Fitch: Pension Obligation Bonds Won't Fix US Public Pensions

Pension obligation bonds will not correct unsustainable benefit and contribution practices and are not a form of pension reform


Fitch Ratings

NEW YORK--(BUSINESS WIRE)--Pension obligation bonds (POBs) will not correct unsustainable benefit and contribution practices and are not a form of pension reform, Fitch Ratings says. Issuing POBs is neutral for some governments' credit quality and negative for others. In our view, credit quality is tied to whether governments implement reforms to make their underlying pension obligations sustainable over time.

The Kansas Development Finance Authority's $1 billion POB issuance this week is the latest issuance of a financing tool often considered by governments with low pension funded ratios. The underlying question is whether they are sustainable without additional reforms to benefits and funding practices.

In the optimal scenario, POBs put cash into a troubled pension system, increasing its potential investment returns (at the assumed discount rate) and decreasing the size of annual contributions. However, this is typically neutral for credit quality because the decline in pension contributions is generally offset by higher debt service and the unfunded pension liability is replaced by bonded debt. At worst, governments using POB proceeds to cover annual contributions that normally would be paid by annual budgetary resources are engaging in deficit financing and creating a higher annual fixed-cost burden and higher liabilities. This is typically negative for credit quality. In all cases, POBs raise timing and investment risks as they are betting that investment returns will exceed the cost of debt service.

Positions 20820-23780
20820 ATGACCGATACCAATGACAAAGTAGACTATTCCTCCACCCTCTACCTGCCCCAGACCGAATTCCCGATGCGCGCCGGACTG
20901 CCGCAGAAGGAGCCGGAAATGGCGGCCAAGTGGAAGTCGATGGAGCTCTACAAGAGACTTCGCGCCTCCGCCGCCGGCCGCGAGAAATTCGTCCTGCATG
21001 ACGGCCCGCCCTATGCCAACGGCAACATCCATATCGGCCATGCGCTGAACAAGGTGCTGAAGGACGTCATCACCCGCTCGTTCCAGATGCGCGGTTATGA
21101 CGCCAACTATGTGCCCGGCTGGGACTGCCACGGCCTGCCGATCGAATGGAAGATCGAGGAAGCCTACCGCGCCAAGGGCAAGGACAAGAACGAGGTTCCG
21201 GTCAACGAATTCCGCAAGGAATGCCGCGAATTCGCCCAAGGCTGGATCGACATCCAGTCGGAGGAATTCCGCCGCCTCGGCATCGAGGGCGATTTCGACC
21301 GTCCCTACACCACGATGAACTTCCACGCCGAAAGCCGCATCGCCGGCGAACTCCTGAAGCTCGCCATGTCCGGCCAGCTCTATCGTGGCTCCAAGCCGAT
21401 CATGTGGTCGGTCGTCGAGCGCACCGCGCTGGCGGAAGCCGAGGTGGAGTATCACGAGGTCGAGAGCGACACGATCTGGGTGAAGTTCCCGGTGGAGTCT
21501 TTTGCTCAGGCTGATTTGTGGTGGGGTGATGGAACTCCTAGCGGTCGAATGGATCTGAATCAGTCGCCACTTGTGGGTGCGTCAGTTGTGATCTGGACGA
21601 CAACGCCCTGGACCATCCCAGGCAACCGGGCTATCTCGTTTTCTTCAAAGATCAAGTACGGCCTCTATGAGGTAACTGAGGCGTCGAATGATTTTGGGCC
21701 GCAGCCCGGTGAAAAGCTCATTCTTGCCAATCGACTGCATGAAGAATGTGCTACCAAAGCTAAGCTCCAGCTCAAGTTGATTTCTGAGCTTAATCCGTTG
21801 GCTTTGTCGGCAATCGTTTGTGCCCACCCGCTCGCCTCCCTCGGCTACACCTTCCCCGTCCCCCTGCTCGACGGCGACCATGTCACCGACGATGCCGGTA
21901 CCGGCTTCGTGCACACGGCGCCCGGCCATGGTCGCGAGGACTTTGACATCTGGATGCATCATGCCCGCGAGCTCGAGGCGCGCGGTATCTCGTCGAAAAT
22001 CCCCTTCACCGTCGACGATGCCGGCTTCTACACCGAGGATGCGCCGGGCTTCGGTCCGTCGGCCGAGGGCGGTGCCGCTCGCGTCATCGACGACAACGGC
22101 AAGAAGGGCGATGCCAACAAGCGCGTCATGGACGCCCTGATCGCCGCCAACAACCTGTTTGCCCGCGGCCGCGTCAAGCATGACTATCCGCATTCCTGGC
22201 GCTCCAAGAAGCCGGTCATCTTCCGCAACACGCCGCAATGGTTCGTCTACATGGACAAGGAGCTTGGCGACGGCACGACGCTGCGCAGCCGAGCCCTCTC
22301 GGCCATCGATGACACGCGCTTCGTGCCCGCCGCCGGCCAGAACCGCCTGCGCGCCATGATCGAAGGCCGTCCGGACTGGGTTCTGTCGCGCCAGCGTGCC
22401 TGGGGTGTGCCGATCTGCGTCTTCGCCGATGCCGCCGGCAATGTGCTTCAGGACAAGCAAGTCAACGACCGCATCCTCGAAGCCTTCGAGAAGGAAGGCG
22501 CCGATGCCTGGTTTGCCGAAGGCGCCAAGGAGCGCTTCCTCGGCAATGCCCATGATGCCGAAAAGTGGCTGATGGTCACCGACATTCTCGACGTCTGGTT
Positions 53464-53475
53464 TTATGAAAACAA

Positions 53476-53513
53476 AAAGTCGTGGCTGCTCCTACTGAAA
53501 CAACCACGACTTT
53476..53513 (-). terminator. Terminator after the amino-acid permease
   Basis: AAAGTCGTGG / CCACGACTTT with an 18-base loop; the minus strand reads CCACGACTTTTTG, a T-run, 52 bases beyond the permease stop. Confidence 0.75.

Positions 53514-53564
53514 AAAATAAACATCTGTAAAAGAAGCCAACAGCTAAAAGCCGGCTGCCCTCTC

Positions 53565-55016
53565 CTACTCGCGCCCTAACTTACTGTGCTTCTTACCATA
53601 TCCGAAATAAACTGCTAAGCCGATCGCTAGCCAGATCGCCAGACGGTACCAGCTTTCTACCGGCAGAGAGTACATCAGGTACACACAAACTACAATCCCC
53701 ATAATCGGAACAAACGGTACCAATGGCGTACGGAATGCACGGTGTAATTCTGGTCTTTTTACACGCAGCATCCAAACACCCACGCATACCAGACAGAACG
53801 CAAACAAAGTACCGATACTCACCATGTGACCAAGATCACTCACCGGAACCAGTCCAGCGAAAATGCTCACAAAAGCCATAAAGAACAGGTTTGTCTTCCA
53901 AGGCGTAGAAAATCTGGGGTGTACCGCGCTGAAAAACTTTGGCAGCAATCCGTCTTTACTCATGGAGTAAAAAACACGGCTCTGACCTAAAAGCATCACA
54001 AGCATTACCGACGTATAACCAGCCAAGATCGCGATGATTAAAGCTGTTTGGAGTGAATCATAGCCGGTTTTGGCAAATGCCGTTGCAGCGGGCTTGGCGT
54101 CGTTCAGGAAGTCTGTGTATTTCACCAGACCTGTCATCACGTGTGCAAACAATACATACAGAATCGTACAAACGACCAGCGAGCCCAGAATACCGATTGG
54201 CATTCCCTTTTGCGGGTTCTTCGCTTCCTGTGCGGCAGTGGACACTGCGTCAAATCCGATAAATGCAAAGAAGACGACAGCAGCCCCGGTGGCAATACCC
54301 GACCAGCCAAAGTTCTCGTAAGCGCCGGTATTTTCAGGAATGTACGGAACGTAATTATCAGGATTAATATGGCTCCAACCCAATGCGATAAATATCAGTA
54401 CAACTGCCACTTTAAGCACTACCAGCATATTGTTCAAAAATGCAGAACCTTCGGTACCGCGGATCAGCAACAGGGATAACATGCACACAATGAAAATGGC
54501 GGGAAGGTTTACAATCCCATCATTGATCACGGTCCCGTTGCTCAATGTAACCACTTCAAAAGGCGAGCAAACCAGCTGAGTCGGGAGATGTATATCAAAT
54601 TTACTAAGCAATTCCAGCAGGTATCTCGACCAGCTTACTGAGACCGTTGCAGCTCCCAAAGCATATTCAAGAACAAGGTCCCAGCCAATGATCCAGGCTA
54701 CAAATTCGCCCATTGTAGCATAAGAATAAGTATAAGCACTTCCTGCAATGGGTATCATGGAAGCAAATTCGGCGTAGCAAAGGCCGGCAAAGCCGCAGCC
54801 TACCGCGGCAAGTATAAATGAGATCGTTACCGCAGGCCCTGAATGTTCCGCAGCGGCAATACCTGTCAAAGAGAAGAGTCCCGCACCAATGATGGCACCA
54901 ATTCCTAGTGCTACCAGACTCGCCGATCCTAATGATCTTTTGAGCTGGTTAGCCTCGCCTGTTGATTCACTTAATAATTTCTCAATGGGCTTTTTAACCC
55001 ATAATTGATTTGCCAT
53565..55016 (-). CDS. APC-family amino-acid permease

According to Thomson Reuters, governments sold $670 million of POBs in the first half of the year, compared with $300 million in all of 2014. The growth of these bonds was motivated by the increase in unfunded pension liabilities, which rose sharply since the significant market losses of 2008-2009.

However, those market losses are not the only cause of weakened pensions. The majority of plans lowered benefits and/or raised contributions in response. Fitch expects slow improvements in funded ratios for most plans as reduced benefits usually apply only to new workers and stronger contribution practices accrue in the form of larger pension investment portfolios. A handful of governments have been unwilling or slow to change benefits or to correct historically inadequate contribution practices that now require much higher contributions. For those pension plans, any gains from issuing POBs will be temporary in the absence of more fundamental reforms.

Additional information is available on www.fitchratings.com.

The above article originally appeared as a post on the Fitch Wire credit market commentary page. The original article, which may include hyperlinks to companies and current ratings, can be accessed at www.fitchratings.com. All opinions expressed are those of Fitch Ratings.

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